Our study has observed cases of ‘under treatment’ despite meeting diagnostic criteria. The most common reason for not commencing treatment was based on clinician judgement of disease severity, balanced against the implications of drug treatment. Cases of ‘over treatment’ were also observed which could be interpreted as unnecessary treatment and potential patient harm, however could also represent clinical circumstances not captured by our study.
We demonstrate highly statistically significant associations between meeting ATS criteria and weight loss in addition to fever, night sweats, haemoptysis and productive cough, although none of these symptoms are specific for a diagnosis of NTM-PD in isolation. Additionally the CT findings of cavities, nodules and tree-in-bud were highly significantly associated with NTM-PD according to the ATS diagnostic criteria. Although radiological criteria for NTM-PD can be met with a chest radiograph alone, the vast majority (>80%) of patients in both ATS positive and ATS negative groups had underlying lung disease. Cavities and nodules can be challenging to distinguish on a chest radiograph in the presence of underlying parenchymal lung disease. In addition the tree-in-bud phenomenon, representing endobronchial spread of infection in NTM-PD, is not visible on plain radiographs. The fact that 95% of patients meeting diagnostic criteria had a thoracic CT in our centre underlines the challenges of making a diagnosis of NTM-PD and reflects good specialist practice.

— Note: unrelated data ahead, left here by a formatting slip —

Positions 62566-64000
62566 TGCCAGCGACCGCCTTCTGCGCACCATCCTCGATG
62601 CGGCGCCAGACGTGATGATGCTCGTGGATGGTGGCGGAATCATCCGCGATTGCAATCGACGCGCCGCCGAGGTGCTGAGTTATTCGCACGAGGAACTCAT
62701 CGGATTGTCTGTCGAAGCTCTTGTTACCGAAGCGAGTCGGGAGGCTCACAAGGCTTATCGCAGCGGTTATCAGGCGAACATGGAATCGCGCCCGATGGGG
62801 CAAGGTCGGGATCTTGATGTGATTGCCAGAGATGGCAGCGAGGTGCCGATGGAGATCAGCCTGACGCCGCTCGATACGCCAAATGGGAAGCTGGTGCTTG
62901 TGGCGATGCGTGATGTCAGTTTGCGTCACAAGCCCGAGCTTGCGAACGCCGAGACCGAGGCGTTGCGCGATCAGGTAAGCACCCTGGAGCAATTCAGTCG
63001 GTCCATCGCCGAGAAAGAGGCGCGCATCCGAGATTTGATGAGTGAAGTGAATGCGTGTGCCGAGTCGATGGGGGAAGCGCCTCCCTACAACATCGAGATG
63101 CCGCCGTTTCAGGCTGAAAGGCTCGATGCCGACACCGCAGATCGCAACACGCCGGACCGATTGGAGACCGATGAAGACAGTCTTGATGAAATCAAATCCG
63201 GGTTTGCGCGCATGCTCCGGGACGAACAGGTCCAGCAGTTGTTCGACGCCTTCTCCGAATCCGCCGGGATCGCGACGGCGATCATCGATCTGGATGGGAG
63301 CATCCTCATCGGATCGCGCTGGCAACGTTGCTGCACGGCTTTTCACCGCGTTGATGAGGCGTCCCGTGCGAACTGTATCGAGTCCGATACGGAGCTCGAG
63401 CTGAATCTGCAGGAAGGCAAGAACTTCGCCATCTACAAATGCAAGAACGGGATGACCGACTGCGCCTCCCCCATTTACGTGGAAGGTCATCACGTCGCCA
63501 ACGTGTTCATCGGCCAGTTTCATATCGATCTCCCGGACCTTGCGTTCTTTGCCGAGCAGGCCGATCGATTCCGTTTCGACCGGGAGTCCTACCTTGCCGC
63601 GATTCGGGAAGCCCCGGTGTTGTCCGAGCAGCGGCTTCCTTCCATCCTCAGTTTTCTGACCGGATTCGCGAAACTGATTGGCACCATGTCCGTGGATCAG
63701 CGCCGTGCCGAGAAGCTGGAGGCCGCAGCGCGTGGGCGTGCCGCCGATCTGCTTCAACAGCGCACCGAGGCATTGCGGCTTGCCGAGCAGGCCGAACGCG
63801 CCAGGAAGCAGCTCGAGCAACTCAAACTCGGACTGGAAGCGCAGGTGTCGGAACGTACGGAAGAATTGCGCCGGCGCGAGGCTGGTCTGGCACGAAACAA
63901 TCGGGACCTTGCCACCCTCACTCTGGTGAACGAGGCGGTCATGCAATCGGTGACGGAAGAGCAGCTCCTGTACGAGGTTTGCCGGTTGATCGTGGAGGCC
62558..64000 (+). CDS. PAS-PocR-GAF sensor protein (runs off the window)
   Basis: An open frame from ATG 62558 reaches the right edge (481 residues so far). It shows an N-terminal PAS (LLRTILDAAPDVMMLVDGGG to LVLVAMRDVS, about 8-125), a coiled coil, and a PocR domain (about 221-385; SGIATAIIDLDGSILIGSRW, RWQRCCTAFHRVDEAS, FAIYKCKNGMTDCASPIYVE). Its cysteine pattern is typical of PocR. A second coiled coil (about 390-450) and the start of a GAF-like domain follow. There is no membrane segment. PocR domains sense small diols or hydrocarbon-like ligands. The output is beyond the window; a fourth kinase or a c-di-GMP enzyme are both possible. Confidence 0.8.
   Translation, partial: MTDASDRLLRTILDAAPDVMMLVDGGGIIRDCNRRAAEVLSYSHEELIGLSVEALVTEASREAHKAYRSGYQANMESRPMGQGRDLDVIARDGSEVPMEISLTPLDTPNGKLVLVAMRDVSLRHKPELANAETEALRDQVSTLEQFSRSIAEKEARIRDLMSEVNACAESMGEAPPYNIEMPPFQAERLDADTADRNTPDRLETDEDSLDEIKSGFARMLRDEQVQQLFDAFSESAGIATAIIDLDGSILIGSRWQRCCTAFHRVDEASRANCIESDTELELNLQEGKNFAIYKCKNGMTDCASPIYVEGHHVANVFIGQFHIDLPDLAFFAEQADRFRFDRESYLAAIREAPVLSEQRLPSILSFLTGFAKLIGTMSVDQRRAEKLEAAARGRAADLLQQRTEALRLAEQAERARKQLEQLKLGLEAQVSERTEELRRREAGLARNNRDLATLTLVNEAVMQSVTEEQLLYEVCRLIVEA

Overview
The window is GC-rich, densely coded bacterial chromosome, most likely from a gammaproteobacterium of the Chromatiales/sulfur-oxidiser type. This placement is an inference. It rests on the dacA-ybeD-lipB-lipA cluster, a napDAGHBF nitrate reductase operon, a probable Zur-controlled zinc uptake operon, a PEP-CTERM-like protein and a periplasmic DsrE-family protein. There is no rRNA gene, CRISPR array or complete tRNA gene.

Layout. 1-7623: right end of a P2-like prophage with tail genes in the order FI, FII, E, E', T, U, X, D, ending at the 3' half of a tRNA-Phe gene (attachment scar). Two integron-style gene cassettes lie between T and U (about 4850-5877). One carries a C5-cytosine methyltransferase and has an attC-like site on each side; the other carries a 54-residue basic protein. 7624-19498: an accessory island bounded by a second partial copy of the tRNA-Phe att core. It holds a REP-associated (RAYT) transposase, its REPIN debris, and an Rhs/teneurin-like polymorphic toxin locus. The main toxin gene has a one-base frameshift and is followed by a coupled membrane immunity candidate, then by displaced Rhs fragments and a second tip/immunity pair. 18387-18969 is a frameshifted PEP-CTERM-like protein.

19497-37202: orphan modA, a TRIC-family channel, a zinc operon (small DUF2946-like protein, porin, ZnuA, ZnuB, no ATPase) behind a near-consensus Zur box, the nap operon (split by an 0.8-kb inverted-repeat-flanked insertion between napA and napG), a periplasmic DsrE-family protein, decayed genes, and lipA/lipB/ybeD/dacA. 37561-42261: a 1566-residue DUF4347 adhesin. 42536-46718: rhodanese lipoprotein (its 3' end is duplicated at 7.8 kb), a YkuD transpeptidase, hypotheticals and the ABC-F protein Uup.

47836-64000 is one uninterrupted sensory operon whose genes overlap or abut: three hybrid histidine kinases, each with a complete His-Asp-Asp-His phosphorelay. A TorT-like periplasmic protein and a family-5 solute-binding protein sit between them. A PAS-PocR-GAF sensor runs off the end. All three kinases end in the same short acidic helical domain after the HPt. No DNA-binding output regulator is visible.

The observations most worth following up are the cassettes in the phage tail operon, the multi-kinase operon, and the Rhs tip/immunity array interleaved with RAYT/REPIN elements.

M. abscessus accounts for 80% of rapidly growing mycobacterial respiratory isolates8 and is inherently multidrug resistant so can be very challenging to treat. It was the most clinically significant mycobacterial isolate in our study which suggests that if it is isolated on one occasion only it is highly likely to represent pathogenic infection. Interestingly it was the most likely species by some margin to be sputum smear positive, highlighting the importance of microscopic sputum examination in addition to culture.
Despite a limited follow up period, a favourable treatment outcome in 69% is commensurate with published outcomes of treatment. In a review of practice in Canada and the USA treatment success rates ranged from 65–70% with a lower success rate perceived amongst non-expert practitioners compared to those with expertise in the management of NTM-PD19. Average treatment duration of 16.55 months is in line with 2007 ATS guidance and the more recently published 2017 British Thoracic Society guidelines for the management of NTM-PD20. These guidelines recommend that for M. avium, M. intracellulare, M. xenopi, M. kansasii and M. malmoense treatment is continued for one year following conversion to negative culture, which is expected in treatment responders at six months to one year following initiation of treatment. The recommended treatment for M. abscessus differs in that it includes an intravenous initiation phase, however the recommendation for treatment duration is the same as the previously mentioned species.